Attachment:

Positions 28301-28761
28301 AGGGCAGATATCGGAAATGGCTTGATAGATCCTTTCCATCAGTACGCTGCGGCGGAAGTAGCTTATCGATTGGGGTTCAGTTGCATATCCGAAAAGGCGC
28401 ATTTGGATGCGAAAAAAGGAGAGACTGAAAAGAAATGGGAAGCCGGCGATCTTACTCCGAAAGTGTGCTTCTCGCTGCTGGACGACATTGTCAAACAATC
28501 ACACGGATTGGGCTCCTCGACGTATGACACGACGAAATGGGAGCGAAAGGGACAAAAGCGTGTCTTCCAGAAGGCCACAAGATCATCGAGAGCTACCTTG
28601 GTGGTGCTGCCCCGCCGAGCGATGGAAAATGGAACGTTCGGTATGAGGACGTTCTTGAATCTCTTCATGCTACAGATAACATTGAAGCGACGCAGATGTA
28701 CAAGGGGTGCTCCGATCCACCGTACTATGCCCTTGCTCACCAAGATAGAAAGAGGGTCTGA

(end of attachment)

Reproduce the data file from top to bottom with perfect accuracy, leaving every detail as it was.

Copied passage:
Positions 28301-28761
28301 AGGGCAGATATCGGAAATGGCTTGATAGATCCTTTCCATCAGTACGCTGCGGCGGAAGTAGCTTATCGATTGGGGTTCAGTTGCATATCCGAAAAGGCGC
28401 ATTTGGATGCGAAAAAAGGAGAGACTGAAAAGAAATGGGAAGCCGGCGATCTTACTCCGAAAGTGTGCTTCTCGCTGCTGGACGACATTGTCAAACAATC
28501 ACACGGATTGGGCTCCTCGACGTATGACACGACGAAATGGGAGCGAAAGGGACAAAAGCGTGTCTTCCAGAAGGCCACAAGATCATCGAGAGCTACCTTG
28601 GTGGTGCTGCCCCGCCGAGCGATGGAAAATGGAACGTTCGGTATGAGGACGTTCTTGAATCTCTTCATGCTACAGATAACATTGAAGCGACGCAGATGTA
28701 CAAGGGGTGCTCCGATCCACCGTACTATGCCCTTGCTCACCAAGATAGAAAGAGGGTCTGA